If you’re a new business owner, you probably have some questions about the 1099 tax rate vs W-2 tax rate. While you may have paid a contracted worker the same as an employee, their tax and wage forms will look different. This can be confusing, especially if you don’t have much experience with business accounting.
Earnings reported on 1099 and W-2 paychecks may appear different, but they are more similar than you may think. While printing and preparing these tax and wage forms, it may appear that the 1099 tax rate vs w-2 tax rate is actually lower and that 1099 workers receive more pay than employees. This is not true. In reality, furnishing a 1099 to a contracted worker places the income tax burden on that individual, not on the company. Here’s how it breaks down.
How 1099 and W-2 Paychecks are Calculated
When an employer generates a W-2, they use information gathered from payroll data. This payroll data is almost never a flat rate, like $15 per hour. Instead, the information takes into consideration a slew of payroll taxes, which are administered on the local, state, and federal level. These taxes are deducted from an employee’s paycheck, and the employer then pays those taxes on behalf of the employee and business. These various taxes, which can change each year, are a primary reason for businesses switching to semi-automated payroll software tools, rather than performing manual calculations.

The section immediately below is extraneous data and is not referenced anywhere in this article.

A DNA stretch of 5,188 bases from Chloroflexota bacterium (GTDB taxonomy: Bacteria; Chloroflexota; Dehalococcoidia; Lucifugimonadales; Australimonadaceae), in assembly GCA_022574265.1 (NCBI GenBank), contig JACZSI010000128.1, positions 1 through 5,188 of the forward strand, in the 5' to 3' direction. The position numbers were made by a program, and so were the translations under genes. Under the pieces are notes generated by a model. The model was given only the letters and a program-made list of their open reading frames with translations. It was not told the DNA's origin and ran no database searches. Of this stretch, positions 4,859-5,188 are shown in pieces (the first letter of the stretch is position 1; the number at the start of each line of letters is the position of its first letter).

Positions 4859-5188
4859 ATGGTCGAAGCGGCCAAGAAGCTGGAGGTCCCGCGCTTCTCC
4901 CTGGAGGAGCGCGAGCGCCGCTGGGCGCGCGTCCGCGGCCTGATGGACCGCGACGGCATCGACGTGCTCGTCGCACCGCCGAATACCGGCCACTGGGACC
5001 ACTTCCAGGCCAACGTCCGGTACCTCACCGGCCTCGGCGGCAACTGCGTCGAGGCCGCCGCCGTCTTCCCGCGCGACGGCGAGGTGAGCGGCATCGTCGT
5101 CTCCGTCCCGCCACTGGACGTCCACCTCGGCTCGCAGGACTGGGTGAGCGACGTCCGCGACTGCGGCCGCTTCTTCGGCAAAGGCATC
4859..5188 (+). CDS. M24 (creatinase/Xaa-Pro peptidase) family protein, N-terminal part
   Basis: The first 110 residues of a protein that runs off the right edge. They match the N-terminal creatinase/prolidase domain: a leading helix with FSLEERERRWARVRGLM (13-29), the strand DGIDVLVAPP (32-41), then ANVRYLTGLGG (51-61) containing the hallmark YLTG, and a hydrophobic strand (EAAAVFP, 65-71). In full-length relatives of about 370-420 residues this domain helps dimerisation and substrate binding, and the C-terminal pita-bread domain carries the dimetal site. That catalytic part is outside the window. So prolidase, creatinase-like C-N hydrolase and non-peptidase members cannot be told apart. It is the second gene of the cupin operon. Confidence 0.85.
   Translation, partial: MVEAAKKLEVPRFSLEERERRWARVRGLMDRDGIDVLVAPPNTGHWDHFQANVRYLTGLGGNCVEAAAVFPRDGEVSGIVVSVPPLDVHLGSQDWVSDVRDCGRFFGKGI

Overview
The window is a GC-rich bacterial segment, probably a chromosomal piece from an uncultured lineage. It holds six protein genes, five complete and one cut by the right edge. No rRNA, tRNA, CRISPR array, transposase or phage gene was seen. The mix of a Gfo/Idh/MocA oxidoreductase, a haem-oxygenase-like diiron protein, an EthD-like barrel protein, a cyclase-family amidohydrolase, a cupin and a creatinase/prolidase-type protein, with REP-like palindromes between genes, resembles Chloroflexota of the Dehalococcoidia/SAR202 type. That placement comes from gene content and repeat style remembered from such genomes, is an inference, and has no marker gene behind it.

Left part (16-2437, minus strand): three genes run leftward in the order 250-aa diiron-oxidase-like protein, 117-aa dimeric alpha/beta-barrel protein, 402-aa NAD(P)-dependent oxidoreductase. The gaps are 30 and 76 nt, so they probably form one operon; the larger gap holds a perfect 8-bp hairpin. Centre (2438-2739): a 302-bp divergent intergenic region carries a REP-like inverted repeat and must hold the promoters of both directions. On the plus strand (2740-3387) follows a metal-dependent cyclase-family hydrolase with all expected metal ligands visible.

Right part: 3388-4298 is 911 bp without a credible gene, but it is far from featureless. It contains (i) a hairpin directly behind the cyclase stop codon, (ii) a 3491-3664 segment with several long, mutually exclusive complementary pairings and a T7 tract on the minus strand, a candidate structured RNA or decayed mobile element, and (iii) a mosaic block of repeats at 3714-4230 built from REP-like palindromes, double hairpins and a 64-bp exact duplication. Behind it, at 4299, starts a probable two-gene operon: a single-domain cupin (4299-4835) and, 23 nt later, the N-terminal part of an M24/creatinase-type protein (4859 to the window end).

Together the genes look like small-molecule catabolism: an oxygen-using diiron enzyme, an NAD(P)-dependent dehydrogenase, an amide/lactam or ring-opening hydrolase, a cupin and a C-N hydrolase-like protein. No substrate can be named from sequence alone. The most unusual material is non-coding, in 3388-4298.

As a result of these deducted taxes, a W-2 may appear to report fewer earnings than a 1099. This, however, is not the case. While a business furnishing a 1099 to a contractor may appear to pay a flat rate, say $700 for a job, it is the responsibility of the contractor to then calculate and pay income tax from that payment. But, when a business employs a W-2 worker, they pay some Social Security tax on behalf of that employee. If a person is self-employed, they must pay the full Social Security tax themselves – 12.4% — and thus take more money out of their paycheck than a W-2 worker. In reality, a 1099 worker pays a higher tax rate than a W-2 employee.
So, in the match between 1099 tax rate vs W-2 tax rate, 1099 rates are often higher. Here’s how it stacks up.
- W-2 Worker: Business/Client – 7.65%; Worker – 6.2%
- 1099 Worker: Business/Client – no tax; Worker – 12.4%
From the business’s perspective, hiring a contracted worker this means fewer taxes paid. However, you cannot incorrectly classify an employee as a contracted worker. For more information about the differences between the two, check out our guide.
Alleviate the Headache with a Software Solution
W-2 and 1099 filing can be a complicated experience. Even if you invest in an payroll solution, like AMS Payroll, you’ll want a simple, easy-to-use filing software to expedite the accounting process. Advanced Micro Solutions has just the answer. Our W-2/1099 forms filer integrates with AMS Payroll to provide accurate, easily transferrable data, whether you’re compiling forms for an employee or a contractor. As a business, you won’t need to pay the 1099 tax rate vs w-2 tax rate discrepancy a second thought. The software tools can do that work for you.